< December 16, 2012 >

Commentary on Philippians 4:4-7

 

Cinnamon rolls are one of my favorite desserts.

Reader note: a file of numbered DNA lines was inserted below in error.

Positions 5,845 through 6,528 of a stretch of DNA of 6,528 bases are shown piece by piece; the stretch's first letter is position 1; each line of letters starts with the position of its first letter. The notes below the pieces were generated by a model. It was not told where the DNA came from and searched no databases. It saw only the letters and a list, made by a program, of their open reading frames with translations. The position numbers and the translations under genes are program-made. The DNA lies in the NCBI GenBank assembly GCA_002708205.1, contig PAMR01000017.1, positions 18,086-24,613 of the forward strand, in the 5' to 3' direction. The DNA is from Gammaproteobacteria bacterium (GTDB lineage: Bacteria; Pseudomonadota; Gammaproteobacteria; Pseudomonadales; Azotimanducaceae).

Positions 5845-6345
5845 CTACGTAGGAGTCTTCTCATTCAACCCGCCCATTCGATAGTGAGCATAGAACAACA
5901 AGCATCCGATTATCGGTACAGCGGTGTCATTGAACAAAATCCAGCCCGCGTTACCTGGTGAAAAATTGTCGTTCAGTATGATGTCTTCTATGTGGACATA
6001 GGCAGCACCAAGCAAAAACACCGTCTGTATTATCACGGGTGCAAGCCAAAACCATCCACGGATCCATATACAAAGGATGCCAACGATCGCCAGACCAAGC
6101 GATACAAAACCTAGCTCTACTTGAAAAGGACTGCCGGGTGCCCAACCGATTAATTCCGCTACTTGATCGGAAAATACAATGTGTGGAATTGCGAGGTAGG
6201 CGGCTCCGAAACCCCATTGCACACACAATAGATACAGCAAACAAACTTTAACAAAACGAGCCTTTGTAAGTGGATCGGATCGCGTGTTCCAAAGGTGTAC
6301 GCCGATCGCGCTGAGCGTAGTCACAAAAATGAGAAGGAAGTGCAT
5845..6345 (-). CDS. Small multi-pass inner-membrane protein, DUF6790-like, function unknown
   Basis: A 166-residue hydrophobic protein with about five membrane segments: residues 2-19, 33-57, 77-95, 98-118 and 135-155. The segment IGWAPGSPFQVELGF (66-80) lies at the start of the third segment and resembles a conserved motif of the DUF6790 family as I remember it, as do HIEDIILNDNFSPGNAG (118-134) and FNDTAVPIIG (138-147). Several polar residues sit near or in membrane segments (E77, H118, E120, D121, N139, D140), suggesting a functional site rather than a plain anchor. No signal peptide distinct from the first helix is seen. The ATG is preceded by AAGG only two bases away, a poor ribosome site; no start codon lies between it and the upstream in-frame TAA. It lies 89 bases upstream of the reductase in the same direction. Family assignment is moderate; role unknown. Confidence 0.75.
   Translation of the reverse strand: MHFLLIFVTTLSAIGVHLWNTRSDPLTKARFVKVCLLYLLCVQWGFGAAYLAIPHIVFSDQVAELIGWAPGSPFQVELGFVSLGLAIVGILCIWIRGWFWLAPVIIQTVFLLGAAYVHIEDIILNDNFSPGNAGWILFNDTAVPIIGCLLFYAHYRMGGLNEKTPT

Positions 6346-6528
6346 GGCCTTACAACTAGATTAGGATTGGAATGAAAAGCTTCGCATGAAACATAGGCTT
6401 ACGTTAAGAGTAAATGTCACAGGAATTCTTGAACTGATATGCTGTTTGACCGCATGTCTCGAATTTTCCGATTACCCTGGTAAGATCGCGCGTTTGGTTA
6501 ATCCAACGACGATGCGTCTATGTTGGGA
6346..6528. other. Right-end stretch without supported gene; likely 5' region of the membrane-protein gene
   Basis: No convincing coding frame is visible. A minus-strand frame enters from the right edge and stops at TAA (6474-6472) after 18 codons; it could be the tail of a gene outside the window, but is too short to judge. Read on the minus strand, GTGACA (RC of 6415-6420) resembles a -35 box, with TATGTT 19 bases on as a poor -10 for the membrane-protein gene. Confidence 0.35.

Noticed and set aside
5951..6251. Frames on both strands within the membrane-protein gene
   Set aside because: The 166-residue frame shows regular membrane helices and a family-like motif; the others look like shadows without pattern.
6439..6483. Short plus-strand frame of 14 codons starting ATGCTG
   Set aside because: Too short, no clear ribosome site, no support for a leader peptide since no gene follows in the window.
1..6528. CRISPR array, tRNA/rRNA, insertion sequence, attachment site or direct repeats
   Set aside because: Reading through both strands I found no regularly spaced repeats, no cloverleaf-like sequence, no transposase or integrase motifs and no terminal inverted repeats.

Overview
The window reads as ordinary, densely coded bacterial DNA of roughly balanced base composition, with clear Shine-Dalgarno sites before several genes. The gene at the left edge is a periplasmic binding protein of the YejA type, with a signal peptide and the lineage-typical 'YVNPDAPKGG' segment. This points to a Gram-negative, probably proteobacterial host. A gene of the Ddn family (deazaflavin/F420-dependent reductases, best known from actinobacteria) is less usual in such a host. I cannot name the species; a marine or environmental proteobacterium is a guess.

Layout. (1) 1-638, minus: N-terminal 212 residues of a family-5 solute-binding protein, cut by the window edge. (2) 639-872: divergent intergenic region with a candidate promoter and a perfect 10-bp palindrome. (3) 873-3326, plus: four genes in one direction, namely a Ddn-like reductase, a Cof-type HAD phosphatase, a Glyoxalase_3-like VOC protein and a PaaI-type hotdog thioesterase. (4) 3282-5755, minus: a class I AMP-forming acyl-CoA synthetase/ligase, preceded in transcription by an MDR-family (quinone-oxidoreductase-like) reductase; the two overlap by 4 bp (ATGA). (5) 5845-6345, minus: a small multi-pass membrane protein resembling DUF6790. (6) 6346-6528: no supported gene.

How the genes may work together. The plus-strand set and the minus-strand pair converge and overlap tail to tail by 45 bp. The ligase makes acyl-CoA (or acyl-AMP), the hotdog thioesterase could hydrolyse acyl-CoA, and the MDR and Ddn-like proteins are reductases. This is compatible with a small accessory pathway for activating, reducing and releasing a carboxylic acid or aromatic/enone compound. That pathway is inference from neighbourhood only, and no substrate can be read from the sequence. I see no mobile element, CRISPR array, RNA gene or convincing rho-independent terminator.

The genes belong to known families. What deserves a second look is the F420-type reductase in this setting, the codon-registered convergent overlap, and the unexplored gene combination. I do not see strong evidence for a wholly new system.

I’m not talking about those out-of-the-can jobs we feed our children before we race out the door to make it to Sunday school in time. I’m talking about those delectable works of art you can only purchase at a bakery. There’s something heavenly about the way the cream cheese frosting seeps down into the sugary, cinnamon-y crevices to produce that perfect blend of spice, tang, and sweetness; it brings a “hallelujah” to my taste buds. There’s no wrong way to eat a cinnamon roll, but for my money there is a right way to eat one. Cinnamon rolls are made to be unfurled. You didn’t buy a cinnamon doughnut or a cinnamon cake -- you bought a roll, so unroll it! When you start at the outside and slowly, lovingly work your way to that inner sanctum, that succulent holy-of-holies that is the center of the cinnamon roll it feels like Jesus has finally returned and decided to throw a parousia party in your mouth. Okay, maybe that's a bit much; but you cannot deny that the best bite of a cinnamon roll is without doubt that culminating center bite. What in the world, you may be wondering, does this have to do with Philippians 4:4-7? I believe that the editors of the Revised Common Lectionary, in choosing separate the lection the way they have, have given us the center bite of the Philippian cinnamon roll. Rejoice in the Lord always. I will say it again: Rejoice! Yes. Rejoicing in light of the Lord’s goodness is good and right. “Amen,” we say. Let your gentleness be evident to all. Who among us does not wish we could embody this instruction, leading lives that reflect the tender kindness of Jesus? Again we say, “Let it be so!” Do not be anxious about anything, but in every situation, by prayer and petition, with thanksgiving, present your requests to God. Oh that these words were tattooed on our hearts! Our world produces anxiety. At every corner there is some new fear to haunt our dreams and burden our days. To exacerbate the situation, advertisers and news commentators do their best to keep our anxiety levels at code orange so that we will buy the latest gadget, imbibe the newest pharmaceutical wonder drug, or begin that new workout fad with a word like insanity or extreme in the title. Paul’s words offer sweet, sweet relief for modern persons. And the peace of God, which transcends all understanding, will guard your hearts and your minds in Christ Jesus. Wow! What I wouldn’t give for a taste of this peace. In all honesty, I don’t really know what this would feel like -- peace transcending understanding, guarding both my heart and mind. In my own spiritual journey I have had glimpses of such peace, fleeting glances that tease me with the hope of something more. Oh to abide in such peace! When you read through the scholarly literature in preparation to preach this pericope you will find that nearly every commentator will treat this lection as a proper division (sandwiched between verses 2-3 on the one hand and verses 8-9 on the other). This creates a haphazard lection of “miscellaneous exhortations” and “aphoristic dicta.”1 Why, you may wonder is the lection broken up this way? I argue it is because, not unlike myself, Bible scholars love cinnamon rolls. Verses 4-7 taste like that warm, gooey center that we crave. The themes of joy, gentleness, trust, and peace gush with theological sweetness. And this is how the text is usually preached, sending our folks home licking their fingers, savoring that small taste of tranquility. But might we read this passage another way? Commentators argue that the imperative, Rejoice! (chairete) in verse 4, even as it is the theme of the letter (cf. 2:8; 3:1) seams to break with verse 3, which states that the names of Paul’s coworkers (synergon) are written in the book of life. Why? It makes perfect sense to me that this declaration is grounds for celebration. Moreover, consider Paul’s words in 3:17. Those who have imitated (symmimetai) Paul’s example are freed from the destiny of the reprobate, who are bound for destruction (3:19). For these ones, their god is their belly and they are concerned with earthy things (hoi ta epigeia phronountes). I contend that 4:4-7 is the Christological (“in the Lord”) denouement of Paul’s argument for unity in the fellowship. Perhaps this text ought not be presented as that warm, gooey center that tantalizes the taste buds without providing any real nourishment, save pithy platitudes and utopic vistas. Part of the allure of the cinnamon roll is the slow, methodical process one takes toward the center; the detour is the right way to experience it. Likewise, we will enjoy indulging in the succulent respite of these verses when we relish the experience of getting there. Paul’s concern is unity in the church, which can only arise once we recognize our redemption as coworkers for the Lord, giving us a spirit of gentleness, and thereby turning our sight from earthly matters that lead to petty squabbles, derision, and anxiety. Only then can we experience the peace that transcends all understanding. This lection must be held in concert with the preceding verses for only when it is heard amidst the din of inner-congregational conflict and contentious power struggles does its theological resonance ring true: we are in this together; Jesus has redeemed us from petty squabbles and derisive chatter to provide a particular kind of witness to the world. That witness is found in the way we treat one another. That is the core of Paul’s truth to the churches at Philippi and it is at once wholesome and delicious. --- 1John Reumann, Philippians: a New Translation with Introduction and Commentary, The Anchor Yale Bible, vol. 33b (New Haven & London: Yale University Press, 2008), 634.